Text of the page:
Four years ago, after the initial burst of hype for Lana Del Rey’s release ‘Video Games’, came one of the biggest backlashes in music in recent years. Pretty much everything about Lana was attacked or discussed to death. When Born To Die (the album) came out, many thought it didn’t live up to the promise of ‘Video Games’ and were disappointed that she wasn’t the dark and authentic songwriter they had hoped for. Last year’s Ultraviolence had about a quarter of Born To Die’s sales, but got stronger reviews and even regained some of the fans she lost in the backlash. Just over a year later, she’s back with Honeymoon, making her one of the most prolific high profile artists around. Lana has released three albums, one EP and various one-off songs for soundtracks in the last four years.
Ultraviolence’s lower record sales could be blamed on a lack of commercial material. ‘West Coast’ was a surprising lead single, but it made sense compared to the rest of the album which was even less radio friendly. It’s a similar situation with ‘High By The Beach’, the lead single from Honeymoon. The chorus is memorable, and the woozy, eerie atmosphere doesn’t sound like a radio hit — nothing else on Honeymoon does either. Lana has always had a way with a middle eight (‘Ultraviolence’, ‘Ride’ and ‘Sad Girl’), and ‘High By The Beach’s’, “Lights, camera, acción” is one of the best moments on this record.
Just like Ultraviolence, Honeymoon begins with an epic opening track. Lana’s vocals take centre stage in the title track, backed with gorgeous orchestral flourishes. Lana’s opening line, “We both know that it’s not fashionable to love me”, shows self-awareness and a sense of humour (last year’s ‘Brooklyn Baby’ had the same). Lana is often accused of being miserable, but some lyrics are tongue in cheek.
After a mellow opener, the album remains low key with, ‘Music To Watch Boys To’. The subtle strings and flute maintain the cinematic atmosphere. ‘Terrence Loves You’ is a sparse and stunning torch song. Lana’s voice has never sounded better when she sings “I lost myself when I lost you, but I still got jazz when I got the blues”, which is all accompanied by a sad sounding saxophone. It’s delicate, haunting and by far the highlight of Honeymoon. The hazy mood of these first three songs is reminiscent of Julee Cruise’s brilliant Floating into the Night album. I can imagine Lana singing in the club scenes on Twin Peaks.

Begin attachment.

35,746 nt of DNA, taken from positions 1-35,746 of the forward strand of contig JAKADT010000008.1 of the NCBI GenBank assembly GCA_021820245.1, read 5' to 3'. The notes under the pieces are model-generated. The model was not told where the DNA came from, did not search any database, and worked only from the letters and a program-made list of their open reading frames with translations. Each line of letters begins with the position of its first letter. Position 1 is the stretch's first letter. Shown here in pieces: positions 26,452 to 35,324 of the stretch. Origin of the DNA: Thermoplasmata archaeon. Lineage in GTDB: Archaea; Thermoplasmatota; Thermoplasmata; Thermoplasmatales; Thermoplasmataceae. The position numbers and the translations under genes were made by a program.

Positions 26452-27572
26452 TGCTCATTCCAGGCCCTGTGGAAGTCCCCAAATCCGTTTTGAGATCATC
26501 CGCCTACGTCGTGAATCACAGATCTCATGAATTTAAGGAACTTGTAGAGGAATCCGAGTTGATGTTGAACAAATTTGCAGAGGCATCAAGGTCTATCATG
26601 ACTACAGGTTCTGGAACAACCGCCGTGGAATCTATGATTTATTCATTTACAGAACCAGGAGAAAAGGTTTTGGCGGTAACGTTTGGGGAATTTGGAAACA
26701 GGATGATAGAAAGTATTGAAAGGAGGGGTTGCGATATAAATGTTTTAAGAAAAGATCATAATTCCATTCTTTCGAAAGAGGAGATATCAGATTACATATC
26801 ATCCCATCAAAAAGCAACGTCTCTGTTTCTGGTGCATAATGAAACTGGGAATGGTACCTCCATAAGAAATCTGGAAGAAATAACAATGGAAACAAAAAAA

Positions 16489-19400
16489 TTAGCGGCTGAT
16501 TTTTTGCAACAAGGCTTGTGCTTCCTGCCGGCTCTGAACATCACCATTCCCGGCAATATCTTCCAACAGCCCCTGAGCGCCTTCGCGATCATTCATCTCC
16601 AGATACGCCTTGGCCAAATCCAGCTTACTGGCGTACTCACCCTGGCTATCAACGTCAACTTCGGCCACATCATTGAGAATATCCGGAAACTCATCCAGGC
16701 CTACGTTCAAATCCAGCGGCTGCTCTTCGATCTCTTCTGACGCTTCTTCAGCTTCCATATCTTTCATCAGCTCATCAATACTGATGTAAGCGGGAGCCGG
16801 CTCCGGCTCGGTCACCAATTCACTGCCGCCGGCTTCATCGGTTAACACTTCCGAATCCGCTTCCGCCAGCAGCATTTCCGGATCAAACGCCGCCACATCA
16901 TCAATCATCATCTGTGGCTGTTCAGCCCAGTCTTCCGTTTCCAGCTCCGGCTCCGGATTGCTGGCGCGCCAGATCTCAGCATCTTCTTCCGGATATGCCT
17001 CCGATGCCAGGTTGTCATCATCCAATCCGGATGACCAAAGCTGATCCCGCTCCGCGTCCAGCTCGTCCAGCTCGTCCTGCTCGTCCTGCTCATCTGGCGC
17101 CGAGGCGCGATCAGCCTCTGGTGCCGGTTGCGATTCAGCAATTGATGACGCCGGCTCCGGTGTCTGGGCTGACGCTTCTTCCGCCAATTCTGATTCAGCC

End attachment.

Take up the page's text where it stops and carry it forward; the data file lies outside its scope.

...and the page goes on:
After a strong start, Honeymoon starts to drag in its middle section. ‘Freak’ is a great song (with another incredible middle eight), but during the transition into ‘Art Deco’ the album starts to feel one paced and monochromatic. Songs like ‘Art Deco’ and ‘Religion’ have atmosphere — unfortunately the songwriting doesn’t feel strong enough to let these songs have any lasting impression.
Things pick up towards the end of Honeymoon. ‘The Darkest Day’ is perhaps the summation of Lana’s vision for it. “Ever since my baby went away, it’s been the darkest day since my baby went away”, Lana sings hopelessly in the chorus (which has a striking melody). The song ‘24’, like last year’s ‘Shades Of Cool’, sounds like Lana auditioning to sing a Bond theme (at this point maybe she’s just showing the producers what they’re missing after the recent Sam Smith announcement). The way Lana delivers the final lines, “You’re hard to reach, you’re cold to touch”, is exciting, and it also highlights how lifeless some of the other songs were.
Just like Ultraviolence, Honeymoon has a perfect song to close the record as its penultimate track. Ultraviolence had the stunning ‘Old Money’, but instead ended with her version of Nina Simone’s ‘The Other Woman’. Honeymoon has a well-suited closer in, ‘Swan Song’ but instead it ends with another ill-fitting cover, ‘Don’t Let Me Be Misunderstood’. Thematically it works, but musically it spoils the mood set by the previous few songs.
Early reports that this record would be a return to the more commercial sound of Born To Die are way off. If anything, Honeymoon is even darker than Ultraviolence. Anyone who thought her previous work was overproduced (a common criticism of Born To Die) will be pleased with Honeymoon. It’s admirable that Lana is trying to make an artistic statement and seems happier repositioning herself as a cult artist. It’s almost as if she’s spent these last two records trying to recapture the mysterious aesthetic she had on ‘Video Games’. It feels like becoming a big star wasn’t part of her plan. She sounds completely in control and in her own world on Honeymoon, something that’s become increasingly more apparent with each of her releases.
Honeymoon is a good album, but after the perfect noir pop of Born To Die and the bleak beauty of Ultraviolence, it’s a slight disappointment. It doesn’t stand out enough from her previous work and that makes it frustrating to listen to. Goldfrapp’s 2013 album Tales of Us was a more successful attempt at this kind of dark and stripped-back record, because every note mattered. The best songs here show Lana has become a great and unique artist, but overall ‘Honeymoon’ is hard work and is too long. On ‘Swan Song’ Lana teases, “I will never sing again”. I hope that’s not the case because she’s capable of so much more.